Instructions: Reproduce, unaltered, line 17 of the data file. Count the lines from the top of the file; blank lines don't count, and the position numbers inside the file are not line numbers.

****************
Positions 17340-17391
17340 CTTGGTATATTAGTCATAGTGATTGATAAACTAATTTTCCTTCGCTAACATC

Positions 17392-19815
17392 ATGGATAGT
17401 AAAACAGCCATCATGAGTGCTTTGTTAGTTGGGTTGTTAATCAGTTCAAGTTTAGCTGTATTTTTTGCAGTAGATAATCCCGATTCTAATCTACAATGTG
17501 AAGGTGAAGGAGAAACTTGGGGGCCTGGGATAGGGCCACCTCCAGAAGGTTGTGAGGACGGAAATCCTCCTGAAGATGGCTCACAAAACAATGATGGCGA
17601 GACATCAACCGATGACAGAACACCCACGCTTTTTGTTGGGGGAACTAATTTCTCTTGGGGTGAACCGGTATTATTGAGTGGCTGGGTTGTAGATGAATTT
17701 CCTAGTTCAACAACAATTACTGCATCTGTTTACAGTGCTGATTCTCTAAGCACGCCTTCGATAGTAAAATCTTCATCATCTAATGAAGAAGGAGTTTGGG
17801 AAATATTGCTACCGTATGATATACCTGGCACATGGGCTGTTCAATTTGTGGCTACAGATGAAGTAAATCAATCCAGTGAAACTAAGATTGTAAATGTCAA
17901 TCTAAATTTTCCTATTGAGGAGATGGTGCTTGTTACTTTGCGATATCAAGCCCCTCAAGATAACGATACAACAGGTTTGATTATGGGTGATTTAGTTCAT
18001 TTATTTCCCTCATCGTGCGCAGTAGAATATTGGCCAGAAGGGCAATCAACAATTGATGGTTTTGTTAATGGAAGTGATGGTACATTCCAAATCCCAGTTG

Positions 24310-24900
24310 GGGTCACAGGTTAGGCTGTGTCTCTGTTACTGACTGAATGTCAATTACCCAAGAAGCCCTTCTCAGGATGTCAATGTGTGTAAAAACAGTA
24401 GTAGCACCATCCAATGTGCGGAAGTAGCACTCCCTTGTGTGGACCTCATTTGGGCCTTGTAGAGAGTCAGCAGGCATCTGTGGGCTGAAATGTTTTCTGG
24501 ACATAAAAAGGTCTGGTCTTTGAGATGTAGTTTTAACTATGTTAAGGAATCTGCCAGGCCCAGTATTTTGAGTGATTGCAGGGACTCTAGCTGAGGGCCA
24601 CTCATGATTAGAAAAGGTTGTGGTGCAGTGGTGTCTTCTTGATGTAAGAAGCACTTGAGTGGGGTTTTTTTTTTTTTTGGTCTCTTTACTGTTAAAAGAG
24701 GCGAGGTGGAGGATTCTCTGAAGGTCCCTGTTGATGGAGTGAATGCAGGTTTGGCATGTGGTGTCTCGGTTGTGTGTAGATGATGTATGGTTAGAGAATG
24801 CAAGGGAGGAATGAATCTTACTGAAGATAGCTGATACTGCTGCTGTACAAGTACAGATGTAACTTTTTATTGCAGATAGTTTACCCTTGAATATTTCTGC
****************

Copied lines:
24701 GCGAGGTGGAGGATTCTCTGAAGGTCCCTGTTGATGGAGTGAATGCAGGTTTGGCATGTGGTGTCTCGGTTGTGTGTAGATGATGTATGGTTAGAGAATG